press release

25 Years of Downtown Improvements

Contact Information:
Linda K. Harris

Accomplished in Collaboration with Its Many Supporters, Partners and Workers

Timeline: In March 1991, the Center City District (CCD), a new private-sector sponsored business improvement district created by the Central Philadelphia Development Corporation (CPDC), authorized under the Pennsylvania Municipality Authorities Act and approved by Philadelphia’s City Council, began delivering services to 233 blocks of downtown Philadelphia. CCD began with the goal of making the downtown clean and safe, as the basic foundation for transforming Center City into a vibrant 24-hour downtown, attractive to businesses, residents, students, shoppers and tourists.

In their easily recognized teal uniforms, cleaners were highly visible sweeping and pressure washing sidewalks and removing graffiti. Community Service Representatives (CSRs) quickly became a familiar reassuring sight, working in partnership with the police and offering greetings, information, aid, or just a friendly smile to downtown pedestrians.

In the CCD’s 2015 Customer Satisfaction Survey of more than 3,300 respondents, 80% who live or work in Center City reported seeing CCD’s teal-uniformed workers “most of the time” or “every time” they are in Center City. Sixty-six percent (66%) of respondents described Center City as “much cleaner” than other areas of the city and 81% saying they feel safe “most of the time” or “always” when they are in Center City.

Center City District: 25 Years of Success; More to Come

Make It a Night (1992) galvanized shopping and dining by deploying entertainment, offering free parking and encouraging stores to stay open later on Wednesday nights.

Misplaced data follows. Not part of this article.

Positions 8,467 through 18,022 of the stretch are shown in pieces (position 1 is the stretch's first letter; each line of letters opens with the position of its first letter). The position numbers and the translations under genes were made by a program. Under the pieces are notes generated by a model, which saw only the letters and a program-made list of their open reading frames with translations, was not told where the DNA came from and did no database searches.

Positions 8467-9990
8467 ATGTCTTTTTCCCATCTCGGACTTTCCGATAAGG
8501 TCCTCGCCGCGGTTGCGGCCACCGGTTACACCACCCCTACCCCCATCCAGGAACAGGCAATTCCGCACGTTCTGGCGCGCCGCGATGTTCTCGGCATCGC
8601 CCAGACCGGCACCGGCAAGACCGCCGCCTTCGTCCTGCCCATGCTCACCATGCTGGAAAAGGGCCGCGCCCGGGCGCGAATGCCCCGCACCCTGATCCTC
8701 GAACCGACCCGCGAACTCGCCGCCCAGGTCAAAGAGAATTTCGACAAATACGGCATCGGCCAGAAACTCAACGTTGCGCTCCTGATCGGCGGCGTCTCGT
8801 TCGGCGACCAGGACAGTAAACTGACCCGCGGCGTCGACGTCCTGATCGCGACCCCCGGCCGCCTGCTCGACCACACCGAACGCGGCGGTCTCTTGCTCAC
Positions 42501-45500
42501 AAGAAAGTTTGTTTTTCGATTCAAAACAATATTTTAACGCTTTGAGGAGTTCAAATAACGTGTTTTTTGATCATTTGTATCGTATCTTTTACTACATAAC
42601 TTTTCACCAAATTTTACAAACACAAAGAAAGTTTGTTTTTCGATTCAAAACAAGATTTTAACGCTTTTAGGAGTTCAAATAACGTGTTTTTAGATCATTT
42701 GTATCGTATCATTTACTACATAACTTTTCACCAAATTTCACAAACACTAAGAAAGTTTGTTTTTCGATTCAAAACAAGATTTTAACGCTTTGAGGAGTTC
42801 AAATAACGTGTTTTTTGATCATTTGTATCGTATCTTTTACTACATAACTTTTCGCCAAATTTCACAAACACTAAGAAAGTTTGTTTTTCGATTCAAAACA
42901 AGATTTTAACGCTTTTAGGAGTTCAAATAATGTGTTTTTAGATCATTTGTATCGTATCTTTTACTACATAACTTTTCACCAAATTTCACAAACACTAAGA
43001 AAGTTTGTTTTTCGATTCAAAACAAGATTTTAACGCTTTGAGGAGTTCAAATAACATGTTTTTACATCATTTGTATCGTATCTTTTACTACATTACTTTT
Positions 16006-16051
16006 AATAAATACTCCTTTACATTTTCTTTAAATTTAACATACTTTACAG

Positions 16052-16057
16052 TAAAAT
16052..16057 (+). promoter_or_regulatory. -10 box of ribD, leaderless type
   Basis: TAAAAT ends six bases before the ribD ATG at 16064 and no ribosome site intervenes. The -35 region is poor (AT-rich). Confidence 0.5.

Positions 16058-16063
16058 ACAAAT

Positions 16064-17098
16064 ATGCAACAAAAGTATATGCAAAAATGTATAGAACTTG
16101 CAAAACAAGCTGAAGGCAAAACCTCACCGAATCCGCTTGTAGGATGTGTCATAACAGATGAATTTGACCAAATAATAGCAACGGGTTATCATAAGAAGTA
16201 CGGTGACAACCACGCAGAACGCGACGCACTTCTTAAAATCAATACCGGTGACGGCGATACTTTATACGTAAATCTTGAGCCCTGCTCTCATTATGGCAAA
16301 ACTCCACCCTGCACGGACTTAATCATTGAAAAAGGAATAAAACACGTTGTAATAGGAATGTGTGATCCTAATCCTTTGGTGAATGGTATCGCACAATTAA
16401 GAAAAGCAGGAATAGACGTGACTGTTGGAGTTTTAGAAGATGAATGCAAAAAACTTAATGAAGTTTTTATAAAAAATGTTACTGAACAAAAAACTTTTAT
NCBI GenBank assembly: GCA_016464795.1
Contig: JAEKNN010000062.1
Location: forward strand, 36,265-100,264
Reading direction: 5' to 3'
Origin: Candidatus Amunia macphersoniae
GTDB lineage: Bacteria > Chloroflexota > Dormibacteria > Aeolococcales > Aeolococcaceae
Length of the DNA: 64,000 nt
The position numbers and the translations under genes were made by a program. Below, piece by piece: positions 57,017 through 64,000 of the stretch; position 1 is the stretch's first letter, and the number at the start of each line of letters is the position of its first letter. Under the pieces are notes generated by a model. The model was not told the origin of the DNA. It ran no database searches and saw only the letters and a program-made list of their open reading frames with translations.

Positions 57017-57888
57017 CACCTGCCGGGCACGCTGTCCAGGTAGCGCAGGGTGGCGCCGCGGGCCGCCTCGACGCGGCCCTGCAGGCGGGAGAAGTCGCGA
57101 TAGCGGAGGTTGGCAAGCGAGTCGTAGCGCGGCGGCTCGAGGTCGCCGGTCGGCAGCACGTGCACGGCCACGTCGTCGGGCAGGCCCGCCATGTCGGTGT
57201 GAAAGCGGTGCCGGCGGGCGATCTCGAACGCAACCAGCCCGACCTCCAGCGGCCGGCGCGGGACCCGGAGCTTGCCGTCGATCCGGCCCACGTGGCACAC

Three years later, in February 1996, the CCD published Turning on the Lights Upstairs, which focused on the large inventory of vacant older buildings and resulted in the passage of the highly successful, city-wide tax-abatement program that encouraged developers to renovate old buildings and return to the downtown. Since then, 175 major buildings downtown were converted to housing. The expansion of the abatement in 2000 to include any and all new construction has resulted in the addition of more than 18,000 new housing units since 2000.

In 1997, the CCD issued a $21 million bond issue, backed by district revenues, matched by $5 million from the City of Philadelphia to finance a system of streetscape improvements, including 2,200 pedestrian-level lights installed along Center City streets, 957 directional pedestrian signs and maps, 841 transit signs and maps, 832 trees and planters, and 1,500 banner poles festooned with colorful announcements of plays, art exhibitions, sports events and myriad other activities.

In 2003Center City District Restaurant Week debuted and promised diners special prix-fixe bargains in the finest restaurants, a tradition that has grown to include more than 100 restaurants in Center City and expanded to two weeks twice a year. CCD Restaurant Week spawned Center City District Sips in summer 2004. On Wednesday evenings from June to September, overflowing bars and restaurants continue to offer drinks at heavily discounted prices, along with half-price appetizers.

Just in time for the December holidays in 2008, the CCD illuminated with permanent lighting fixtures the historic façades of 11 grand buildings along the Avenue of the Arts. The 11 joined the University of the Arts’ Terra Hall at Broad and Walnut, where similar lighting was installed in 2007. Color-changing LED fixtures on eight of the buildings allow for seasonal displays, such as red, white and blue lighting on the Fourth of July.

CCD PARKS In 2003, a long-term lease of parkland from the City at 16th Street and the Benjamin Franklin Parkway enabled the CCD to make $2.33 million in improvements that were completed in 2008, including new landscaping, walkways, lighting and the 1,200-square-foot Café Cret with outdoor seating. Rental income from a competitively-selected operator was pledged to park maintenance, creating the template for future projects.

John F. Collins Park, a cozy pocket park at 1707 Chestnut Street, in January 2012, was renovated and dedicated to the late landscape architect who first created this urban oasis with trees, landscaping, a dramatic fountain and benches, chairs and tables. The William Penn Foundation transferred ownership of the park to the Center City District Foundation in January 2010.